If the year 2022 witnessed a great resignation following the health crisis, it is currently a quiet resignation, that is, a silent resignation, which occupies the forefront. Negatively surprised to discover that the grass isn’t greener anywhere else, many employees confid in their regrets about quitting their jobs. A large part of them also admit that they are more reluctant to resign given the geopolitical context. For all these reasons, more and more employees are deciding to adopt the following credo: stay at one job but do what needs to be done, nothing more, nothing less. The result ? Leaders were faced with assigning large costs to frustrated and therefore less efficient employees. In the face of this major problem, what are the levers that must be activated internally to re-engage employees in a collective dynamic and corporate culture?
An increase in silent submission: the result of strong cognitive dissonance
In 2022, according to the Department of Labor, there were 520,000 quarterly resignations over the course of one year. The health crisis, by rebalancing the periods of life, has profoundly transformed the organization of work and called it into question. Whereas in 1990 60% of employees gave work a very important place, now it is only 20%. At the same time, current climate issues and openness about employee well-being only widens an already significant gap. 39% of employees in the private sector say they feel a gap between their convictions on social and environmental issues, the work they do and the activities of their company. This cognitive dissonance strongly underscores the frustration of employees whose daily tasks do not meet their contribution needs and are not aligned with their personal values. In fact, it leads to questioning and discouragement in the face of a similar or even exponential workload that can cause occupational burnout or the well-known burnout.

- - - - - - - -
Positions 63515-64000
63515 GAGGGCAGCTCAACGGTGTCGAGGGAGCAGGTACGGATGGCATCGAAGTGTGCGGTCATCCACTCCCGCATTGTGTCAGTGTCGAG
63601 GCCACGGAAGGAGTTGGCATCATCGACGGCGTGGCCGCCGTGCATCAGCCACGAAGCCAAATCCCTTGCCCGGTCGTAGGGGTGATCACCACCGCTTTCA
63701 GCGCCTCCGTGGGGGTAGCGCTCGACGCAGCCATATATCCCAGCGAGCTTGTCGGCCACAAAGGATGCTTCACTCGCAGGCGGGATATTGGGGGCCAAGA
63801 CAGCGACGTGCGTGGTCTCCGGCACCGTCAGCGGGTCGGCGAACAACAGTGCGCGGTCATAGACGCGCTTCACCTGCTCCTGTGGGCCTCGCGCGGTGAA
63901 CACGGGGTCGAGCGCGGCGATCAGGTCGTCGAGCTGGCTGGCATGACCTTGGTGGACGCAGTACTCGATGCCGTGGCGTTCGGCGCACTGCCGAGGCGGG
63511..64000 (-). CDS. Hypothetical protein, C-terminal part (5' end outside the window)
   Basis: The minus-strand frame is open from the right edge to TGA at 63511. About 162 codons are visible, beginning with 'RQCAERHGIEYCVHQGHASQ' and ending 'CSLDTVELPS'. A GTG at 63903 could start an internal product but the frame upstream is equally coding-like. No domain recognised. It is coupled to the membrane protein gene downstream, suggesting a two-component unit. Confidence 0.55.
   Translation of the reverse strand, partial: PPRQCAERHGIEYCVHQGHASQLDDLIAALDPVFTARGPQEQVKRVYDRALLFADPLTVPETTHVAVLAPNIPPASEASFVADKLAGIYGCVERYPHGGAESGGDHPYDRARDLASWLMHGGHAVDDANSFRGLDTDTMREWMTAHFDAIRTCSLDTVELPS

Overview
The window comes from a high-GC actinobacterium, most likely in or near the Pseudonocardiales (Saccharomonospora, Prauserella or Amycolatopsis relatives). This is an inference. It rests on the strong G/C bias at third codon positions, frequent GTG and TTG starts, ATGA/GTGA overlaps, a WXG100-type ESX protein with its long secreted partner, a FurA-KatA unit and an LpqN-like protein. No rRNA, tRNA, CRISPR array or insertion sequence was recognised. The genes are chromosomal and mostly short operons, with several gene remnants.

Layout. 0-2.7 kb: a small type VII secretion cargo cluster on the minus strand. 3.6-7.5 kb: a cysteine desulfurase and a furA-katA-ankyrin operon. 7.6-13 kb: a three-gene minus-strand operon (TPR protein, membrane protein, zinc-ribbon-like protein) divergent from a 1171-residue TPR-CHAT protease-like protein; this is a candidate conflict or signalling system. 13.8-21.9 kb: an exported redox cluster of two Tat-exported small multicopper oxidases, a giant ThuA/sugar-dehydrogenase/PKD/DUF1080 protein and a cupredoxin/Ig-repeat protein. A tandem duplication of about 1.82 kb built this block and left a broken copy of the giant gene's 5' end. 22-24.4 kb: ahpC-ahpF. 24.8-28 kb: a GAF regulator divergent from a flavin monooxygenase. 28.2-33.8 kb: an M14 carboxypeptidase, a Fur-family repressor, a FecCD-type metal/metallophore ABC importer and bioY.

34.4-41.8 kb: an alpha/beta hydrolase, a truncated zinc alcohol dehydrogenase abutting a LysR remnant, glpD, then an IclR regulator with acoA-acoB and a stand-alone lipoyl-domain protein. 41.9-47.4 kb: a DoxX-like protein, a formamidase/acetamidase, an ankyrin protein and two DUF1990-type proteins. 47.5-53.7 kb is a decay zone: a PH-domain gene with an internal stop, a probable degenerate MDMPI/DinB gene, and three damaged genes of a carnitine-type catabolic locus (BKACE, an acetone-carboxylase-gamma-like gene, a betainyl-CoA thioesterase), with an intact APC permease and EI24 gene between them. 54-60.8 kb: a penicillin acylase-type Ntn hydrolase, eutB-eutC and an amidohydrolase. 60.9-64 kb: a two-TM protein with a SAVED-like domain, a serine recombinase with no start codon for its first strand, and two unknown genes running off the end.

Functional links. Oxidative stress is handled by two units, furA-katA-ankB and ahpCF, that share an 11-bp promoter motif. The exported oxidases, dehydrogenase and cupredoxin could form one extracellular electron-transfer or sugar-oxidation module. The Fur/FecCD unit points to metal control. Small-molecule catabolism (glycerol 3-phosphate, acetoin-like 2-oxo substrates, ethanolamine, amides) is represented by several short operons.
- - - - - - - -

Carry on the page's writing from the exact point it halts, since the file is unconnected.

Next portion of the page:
Although they thought quitting was the best decision to make, 72% of respondents said their new position or company did not live up to their expectations. 48% of them even admit that they tried to get their first job back. Faced with this disappointing note, great resignation soon gave way to great regret. At the same time, given inflation, more than one employee feels sluggish at the idea of quitting. Unlike the US, being a CDI holder in France denotes a certain legality (access to loans, housing in some big city, etc.) but also social recognition. If leaving is no longer an option, staying in these working conditions is also not an option.